The full transcript of the Colin Powell interview from Thursday's CBS This Morning:

NORAH O'DONNELL: You know him. He was the former secretary of state. General Colin Powell broke with the Republican Party in 2008 to endorse Barack Obama for president. He called him then a transformational figure.

CHARLIE ROSE: The former national security adviser and chairman of the Joint Chiefs of Staff is with us this morning. General Powell's memoir is called, 'It Worked For Me: In Life and Leadership'. General, good morning.

[CBS News Graphic: "Powell's View: Fmr. Sec'y Of State On Campaign 2012"]

GEN. COLIN POWELL, FMR. SECRETARY OF STATE: Good morning, Charlie; good morning, Norah

ROSE: Will you endorse President Obama this race?

POWELL: Well, you know I voted for him in 2008, and I plan to stick with him in 2012, and I'll be voting for he and for Vice President Joe Biden next month.

ROSE: That's an endorsement of President Obama for re-election.

[CBS News Graphic: "Breaking News: Powell Endorses Obama"]

POWELL: Yes. Let me say why: when he took over, the country was in very, very difficult straits. We were in one of the worst recessions we had seen in recent times, close to a depression. The fiscal system was collapsing. Wall Street was in chaos. We had 800,000 jobs lost in that first month of the Obama administration, and unemployment would peak a few months later at 10 percent. So, we were in real trouble. The auto industry was collapsing; the housing industry was starting to collapse; and we were in very difficult straits. And I saw, over the next several years, stabilization come back in the financial community. Housing is now starting to pick up. After four years, it's starting to pick up. Consumer confidence is rising. And so, I think, generally, we've come out of the dive, and we're starting to gain altitude.

It doesn't mean we are – problem solved. There are lots of problems still out there. The unemployment rate is too high. People are still hurting in housing. But I see that we are starting to rise up. I also saw the President get us out of one war, start to get us out of a second war, and did not get us into any new wars. And finally, I think that the actions he has taken, with respect to protecting us from terrorism, have been very, very solid. And so, I think we ought to keep on the track that we're on.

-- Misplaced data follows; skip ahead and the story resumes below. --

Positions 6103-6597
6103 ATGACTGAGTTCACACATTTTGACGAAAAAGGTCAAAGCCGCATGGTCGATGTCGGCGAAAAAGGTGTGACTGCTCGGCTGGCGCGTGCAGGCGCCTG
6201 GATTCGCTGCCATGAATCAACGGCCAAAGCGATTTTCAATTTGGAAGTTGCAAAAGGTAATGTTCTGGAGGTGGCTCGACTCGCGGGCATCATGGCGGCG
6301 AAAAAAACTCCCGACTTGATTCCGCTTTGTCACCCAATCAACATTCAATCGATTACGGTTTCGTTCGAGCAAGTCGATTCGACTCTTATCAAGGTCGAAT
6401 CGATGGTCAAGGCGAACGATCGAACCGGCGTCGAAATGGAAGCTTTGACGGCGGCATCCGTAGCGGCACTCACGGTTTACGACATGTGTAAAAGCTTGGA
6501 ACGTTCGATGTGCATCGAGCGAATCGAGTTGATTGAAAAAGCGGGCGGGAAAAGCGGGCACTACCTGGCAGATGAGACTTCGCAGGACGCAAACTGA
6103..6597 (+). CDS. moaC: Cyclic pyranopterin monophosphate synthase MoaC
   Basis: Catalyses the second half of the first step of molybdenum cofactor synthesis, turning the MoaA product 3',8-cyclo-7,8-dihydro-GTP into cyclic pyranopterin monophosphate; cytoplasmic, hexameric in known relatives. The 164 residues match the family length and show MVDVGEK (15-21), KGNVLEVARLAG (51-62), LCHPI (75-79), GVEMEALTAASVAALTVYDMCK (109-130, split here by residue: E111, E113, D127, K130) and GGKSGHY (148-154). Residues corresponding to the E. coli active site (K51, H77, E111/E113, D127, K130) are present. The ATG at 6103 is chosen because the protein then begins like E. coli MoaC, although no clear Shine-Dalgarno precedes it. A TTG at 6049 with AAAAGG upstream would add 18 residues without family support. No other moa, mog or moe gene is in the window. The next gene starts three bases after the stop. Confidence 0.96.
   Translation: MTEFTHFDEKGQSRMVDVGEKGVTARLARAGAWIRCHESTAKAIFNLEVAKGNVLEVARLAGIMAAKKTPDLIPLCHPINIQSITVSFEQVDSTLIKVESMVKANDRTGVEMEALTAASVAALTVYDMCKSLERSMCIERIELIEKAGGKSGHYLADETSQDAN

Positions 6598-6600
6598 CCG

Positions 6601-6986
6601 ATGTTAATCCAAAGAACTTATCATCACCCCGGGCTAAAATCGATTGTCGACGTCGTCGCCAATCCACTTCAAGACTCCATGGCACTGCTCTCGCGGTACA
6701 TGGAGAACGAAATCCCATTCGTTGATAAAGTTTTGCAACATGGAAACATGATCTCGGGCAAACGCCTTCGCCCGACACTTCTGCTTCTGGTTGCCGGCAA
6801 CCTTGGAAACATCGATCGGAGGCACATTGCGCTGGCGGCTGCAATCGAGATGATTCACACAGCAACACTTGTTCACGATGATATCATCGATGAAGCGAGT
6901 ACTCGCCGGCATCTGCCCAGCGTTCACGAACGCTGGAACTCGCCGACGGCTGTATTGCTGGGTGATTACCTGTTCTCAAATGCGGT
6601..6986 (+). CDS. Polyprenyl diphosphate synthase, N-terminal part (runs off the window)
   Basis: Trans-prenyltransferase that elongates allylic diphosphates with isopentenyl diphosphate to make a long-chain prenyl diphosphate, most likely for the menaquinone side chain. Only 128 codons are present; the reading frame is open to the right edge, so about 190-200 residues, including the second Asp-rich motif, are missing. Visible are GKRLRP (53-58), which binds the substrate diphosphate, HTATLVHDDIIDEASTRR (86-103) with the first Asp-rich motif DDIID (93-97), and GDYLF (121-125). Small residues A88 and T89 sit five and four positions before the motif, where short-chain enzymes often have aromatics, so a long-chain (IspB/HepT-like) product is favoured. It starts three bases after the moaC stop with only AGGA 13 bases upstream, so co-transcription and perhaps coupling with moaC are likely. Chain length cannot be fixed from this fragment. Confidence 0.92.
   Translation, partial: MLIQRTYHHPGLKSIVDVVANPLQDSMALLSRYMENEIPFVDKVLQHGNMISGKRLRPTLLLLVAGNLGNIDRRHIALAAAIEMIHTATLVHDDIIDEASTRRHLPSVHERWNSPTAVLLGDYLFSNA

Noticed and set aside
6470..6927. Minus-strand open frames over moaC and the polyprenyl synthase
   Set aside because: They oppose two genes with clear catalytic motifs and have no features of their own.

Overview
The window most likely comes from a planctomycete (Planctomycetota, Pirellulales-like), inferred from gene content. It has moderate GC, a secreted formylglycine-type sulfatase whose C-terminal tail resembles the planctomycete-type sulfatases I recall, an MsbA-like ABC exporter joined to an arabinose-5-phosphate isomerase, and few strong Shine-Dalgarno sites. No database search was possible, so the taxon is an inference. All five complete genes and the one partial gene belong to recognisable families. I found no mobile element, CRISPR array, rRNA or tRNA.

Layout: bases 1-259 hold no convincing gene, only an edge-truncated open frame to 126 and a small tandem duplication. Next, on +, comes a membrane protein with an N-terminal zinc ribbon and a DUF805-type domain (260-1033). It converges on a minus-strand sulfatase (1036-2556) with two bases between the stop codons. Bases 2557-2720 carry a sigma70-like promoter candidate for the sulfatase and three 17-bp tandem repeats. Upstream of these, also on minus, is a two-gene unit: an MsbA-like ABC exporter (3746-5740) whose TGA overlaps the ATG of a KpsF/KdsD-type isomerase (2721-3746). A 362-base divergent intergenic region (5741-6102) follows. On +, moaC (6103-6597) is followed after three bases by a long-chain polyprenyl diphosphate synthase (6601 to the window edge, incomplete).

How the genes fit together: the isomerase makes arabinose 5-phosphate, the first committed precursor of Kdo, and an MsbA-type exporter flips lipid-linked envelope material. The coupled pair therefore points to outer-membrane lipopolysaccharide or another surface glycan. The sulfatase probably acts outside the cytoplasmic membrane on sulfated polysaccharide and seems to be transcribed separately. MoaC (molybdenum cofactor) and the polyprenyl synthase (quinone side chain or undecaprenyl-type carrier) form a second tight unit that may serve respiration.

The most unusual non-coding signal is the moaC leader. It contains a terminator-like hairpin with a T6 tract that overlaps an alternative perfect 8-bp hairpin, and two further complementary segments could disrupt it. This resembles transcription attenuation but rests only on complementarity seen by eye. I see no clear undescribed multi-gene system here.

With respect to Governor Romney, I have the utmost respect for him, but, as I listen to what his proposals are, especially with respect to dealing with our most significant issue - the economy - it's essentially, let's cut taxes and compensate for that with other things. But that compensation does not cover all of the cuts intended or the new expenses associated with defense.

ROSE: You said you have listened to Governor Romney. Have you talked to Governor Romney about this? Did you give him an early notice that you plan to endorse the President again?

POWELL: No, I didn't give anybody an early notice. I have spoken to Governor Romney. We had a very good conversation a few weeks back.

O'DONNELL: Did he ask you for his – for an endorsement of him back then?

POWELL: No.

O'DONNELL: And have you spoken with President Obama?

POWELL: I speak to the President on a regular basis, and he didn't ask either. This is my decision, based on my looking at it as a citizen. I think this is an exciting race between two very, very capable men, and I signed on for a long patrol with President Obama, and I don't think this is the time to make such a sudden change. And, not only am I not comfortable with what Governor Romney is proposing for his economic plan, I have concerns about his – his views on foreign policy. The governor who was speaking on Monday night at the – at the debate was saying things that were quite different from what he said earlier. So, I'm not quite sure which Governor Romney we would be getting with respect to foreign policy.

O'DONNELL: What concerns do you have about Governor Romney's foreign policy?

POWELL: Well, it's hard to – it's hard to fix it. I mean, it's a moving target. One day, he has a certain strong view about staying in Afghanistan, but then, on Monday night, he agrees with the withdrawal - same thing in Iraq. On almost every issue that was discussed on Monday night, Governor Romney agreed with the President with some nuances. But this is quite a different set of foreign policy views than he had earlier in the campaign. And my concern, which I've – I've expressed previously in a public way, is that, sometimes, I don't sense that he has thought through these issues as thoroughly as he should have, and he gets advice from his campaign staff that he then has to adjust or modify as he goes along.